What happens to a restaurant that tries to please everybody?

9/3/15 7:00 AM Jason Wagenaar


Strangely enough the exact same thing that happens to other companies that try to please everybody.  Ameego is no exception.

During the early years at Ameego we knew we wanted to create software for the restaurant industry.  Everything we did from the onset was geared towards solving the challenges we ran into while we were working at restaurants.  As our company grew and started bringing on new clients it was a very exciting time, but also one that tested our focus.  

Companies from other industries including healthcare, manufacturing, travel, and retail, all started approaching us to help them solve their scheduling and workforce challenges.  And when you’re a startup company with limited financial resources as we were, you have many conversations about whether or not you should help these companies.  

MANY conversations.  

We even started working with retail giant Staples Business Depot, because the opportunity was fairly enticing to a small startup like ours.  I mean, who wouldn’t at the very least consider the opportunity of working with 3,000+ locations?

The primary challenge was that even though the companies that were approaching us from other industries had a similar problem (scheduling), there were some key differences in the way that they scheduled their employees.  To help accommodate these differences we’d have to spec out significant projects, do customized design work, and start adding things to the platform that didn’t make a lot of sense.

Through all of this noise, what helped us to ensure that we stayed focused on the customers and industry we love was the simple familiar phase:

‘If you try to please everybody, you end up pleasing nobody.’  

With 100% assurance, this statement is accurate and rings true in the restaurant industry as well.  

Who is your customer?

Even though customers are coming to your restaurant to eat, they all have different requirements.  

For example, let’s say you have a restaurant that provides an intimate fine dining experience along with a dress code and high priced menu items.  A standard destination for business professionals, anniversary celebrations and couples out for a romantic evening.

If a young family with 3 kids including a newborn baby wanted to eat at your restaurant, you’re most likely not able to provide the same level of service as your typical clientele.  You could make an exception, but at what cost?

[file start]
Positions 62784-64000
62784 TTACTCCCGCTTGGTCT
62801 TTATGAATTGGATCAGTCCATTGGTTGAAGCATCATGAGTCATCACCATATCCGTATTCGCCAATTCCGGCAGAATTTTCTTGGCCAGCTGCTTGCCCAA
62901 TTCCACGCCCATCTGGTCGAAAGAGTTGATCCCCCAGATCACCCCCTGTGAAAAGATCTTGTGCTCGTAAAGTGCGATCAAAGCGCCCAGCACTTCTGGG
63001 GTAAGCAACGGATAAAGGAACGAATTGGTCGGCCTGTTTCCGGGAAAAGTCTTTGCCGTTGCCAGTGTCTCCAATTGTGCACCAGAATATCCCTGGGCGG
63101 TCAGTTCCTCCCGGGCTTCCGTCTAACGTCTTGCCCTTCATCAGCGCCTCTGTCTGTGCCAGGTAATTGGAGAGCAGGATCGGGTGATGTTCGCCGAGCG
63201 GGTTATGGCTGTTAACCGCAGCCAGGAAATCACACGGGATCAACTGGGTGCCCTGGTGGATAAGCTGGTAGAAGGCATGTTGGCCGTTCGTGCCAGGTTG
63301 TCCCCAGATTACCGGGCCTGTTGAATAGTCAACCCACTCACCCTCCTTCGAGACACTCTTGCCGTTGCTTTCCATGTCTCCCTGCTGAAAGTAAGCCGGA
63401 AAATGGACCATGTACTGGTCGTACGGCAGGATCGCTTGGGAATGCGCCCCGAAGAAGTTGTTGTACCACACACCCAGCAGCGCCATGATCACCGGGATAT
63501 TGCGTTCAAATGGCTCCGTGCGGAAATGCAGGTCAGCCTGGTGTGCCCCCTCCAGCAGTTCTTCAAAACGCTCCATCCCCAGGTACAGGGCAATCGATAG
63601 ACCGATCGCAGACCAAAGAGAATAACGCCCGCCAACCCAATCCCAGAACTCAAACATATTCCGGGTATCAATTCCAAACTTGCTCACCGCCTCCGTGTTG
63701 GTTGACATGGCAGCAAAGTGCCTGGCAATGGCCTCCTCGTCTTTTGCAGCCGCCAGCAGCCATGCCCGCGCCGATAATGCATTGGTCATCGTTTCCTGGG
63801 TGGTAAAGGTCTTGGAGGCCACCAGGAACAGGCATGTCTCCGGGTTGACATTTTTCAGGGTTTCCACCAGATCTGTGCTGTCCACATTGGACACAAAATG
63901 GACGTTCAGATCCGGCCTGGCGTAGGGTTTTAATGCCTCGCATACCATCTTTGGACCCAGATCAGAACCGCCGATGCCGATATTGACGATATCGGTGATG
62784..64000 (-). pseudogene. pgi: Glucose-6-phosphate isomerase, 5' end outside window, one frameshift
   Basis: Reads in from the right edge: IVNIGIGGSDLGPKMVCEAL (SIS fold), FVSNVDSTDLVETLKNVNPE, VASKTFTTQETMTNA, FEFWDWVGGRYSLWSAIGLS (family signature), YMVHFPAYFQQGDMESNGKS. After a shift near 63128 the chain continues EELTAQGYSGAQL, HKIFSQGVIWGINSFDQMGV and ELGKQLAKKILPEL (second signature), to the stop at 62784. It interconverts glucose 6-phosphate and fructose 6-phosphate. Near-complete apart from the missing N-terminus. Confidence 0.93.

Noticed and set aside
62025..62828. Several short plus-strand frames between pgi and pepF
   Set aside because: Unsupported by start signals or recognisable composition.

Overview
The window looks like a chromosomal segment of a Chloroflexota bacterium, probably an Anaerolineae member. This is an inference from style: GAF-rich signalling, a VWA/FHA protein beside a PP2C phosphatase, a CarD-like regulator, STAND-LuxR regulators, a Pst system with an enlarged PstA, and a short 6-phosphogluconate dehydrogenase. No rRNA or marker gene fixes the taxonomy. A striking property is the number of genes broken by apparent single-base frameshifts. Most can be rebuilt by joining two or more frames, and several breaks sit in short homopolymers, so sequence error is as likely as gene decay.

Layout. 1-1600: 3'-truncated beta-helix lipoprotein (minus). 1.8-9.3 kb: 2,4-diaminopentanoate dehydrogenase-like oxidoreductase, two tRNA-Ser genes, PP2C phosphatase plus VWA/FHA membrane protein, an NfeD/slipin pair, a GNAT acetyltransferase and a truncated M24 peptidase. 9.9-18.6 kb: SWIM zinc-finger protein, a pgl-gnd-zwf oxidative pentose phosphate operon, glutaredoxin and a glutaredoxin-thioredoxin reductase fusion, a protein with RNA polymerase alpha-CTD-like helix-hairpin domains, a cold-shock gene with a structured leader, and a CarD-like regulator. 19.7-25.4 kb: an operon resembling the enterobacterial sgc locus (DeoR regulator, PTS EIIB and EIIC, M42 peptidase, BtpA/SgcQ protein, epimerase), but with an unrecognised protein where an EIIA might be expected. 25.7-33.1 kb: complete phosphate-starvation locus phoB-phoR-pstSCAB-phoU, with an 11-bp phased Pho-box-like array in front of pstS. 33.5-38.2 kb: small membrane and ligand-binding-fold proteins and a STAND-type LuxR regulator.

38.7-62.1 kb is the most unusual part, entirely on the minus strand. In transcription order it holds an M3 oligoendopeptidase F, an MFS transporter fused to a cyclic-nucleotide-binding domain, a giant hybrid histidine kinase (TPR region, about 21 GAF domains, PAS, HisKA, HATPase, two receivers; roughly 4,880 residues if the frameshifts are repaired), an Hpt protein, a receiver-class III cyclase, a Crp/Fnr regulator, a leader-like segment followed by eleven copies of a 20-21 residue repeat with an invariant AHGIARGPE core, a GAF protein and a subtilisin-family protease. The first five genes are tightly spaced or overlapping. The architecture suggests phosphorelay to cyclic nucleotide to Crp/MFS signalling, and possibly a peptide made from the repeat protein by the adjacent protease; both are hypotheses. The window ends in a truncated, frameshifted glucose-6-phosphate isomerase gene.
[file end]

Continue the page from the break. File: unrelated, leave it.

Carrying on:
Even though you might make a small profit, doing so would likely hurt the experience of your existing customers and could damage your relationship with them and future business long term.

As I mentioned earlier we only service the restaurant industry, which means we have a lot of people calling that end up very disappointed we won’t help them.  Now it’s not that we don’t want to help them.  It’s just that we don’t have the proper product or level of expertise that could benefit them the way we can with the restaurant industry.  

We have a passion for helping restaurants because of the connection we have from our days working in the industry.  We also have an intimate knowledge and understanding of the challenges restaurateurs face and the solutions to help solve their unique problems.

It’s not easy making a conscious decision to turn away potential business.  To steer someone asking for your help in another direction.  But sometimes it’s the best thing you can do if you want to be successful.

What is your product?

How many items do you have on your menu?  Is it mainly American cuisine?  Italian? or Asian?  Or do you cover all the bases with several dishes from every continent?

Having a menu that is several pages long with over 300 menu items might seem like a great way to service everyone’s wants or needs.  However, unless you own a buffet or have an arsenal of well versed kitchen staff that can properly execute on the menu, you’re making it very hard on yourself.  Hard to deliver quality food, hard to keep your the guests happy, and most importantly hard to be successful.

In addition, you’ll need more food inventory and more ingredients to make the various dishes which increases your risk of spoilage and lost profits.  

At Ameego we sell restaurant scheduling software.  We don’t sell healthcare scheduling software.  We don’t offer manufacturing scheduling software.  Only restaurant scheduling software.

It wasn’t always so easy to say, but now it’s a no brainer.  And once we made this distinction we started to see a number of positive changes beginning to take place in our company.  

Our clients were happier because we were able to spend more time on their specific needs which in turn provided them with more value.  

Our team was happier because they weren’t being pulled in 20 directions trying to learn how to sell and service a continually expanding product set.

Once we regained focus on what we initially set out to do, life was better for all parties involved.

Final thoughts

Not everyone is going to be happy with your decisions.

Not everyone is going to agree with the menu you’ve created, the fact that you use frozen french fries instead of fresh or appreciate the color of the seat cushions you’ve chosen.  And that’s ok!  

Regardless of all that there are people that love the choices you’ve made.  Focus on those guests that do, embrace them and provide them with the best service possible.  

Service them well and more like them will come!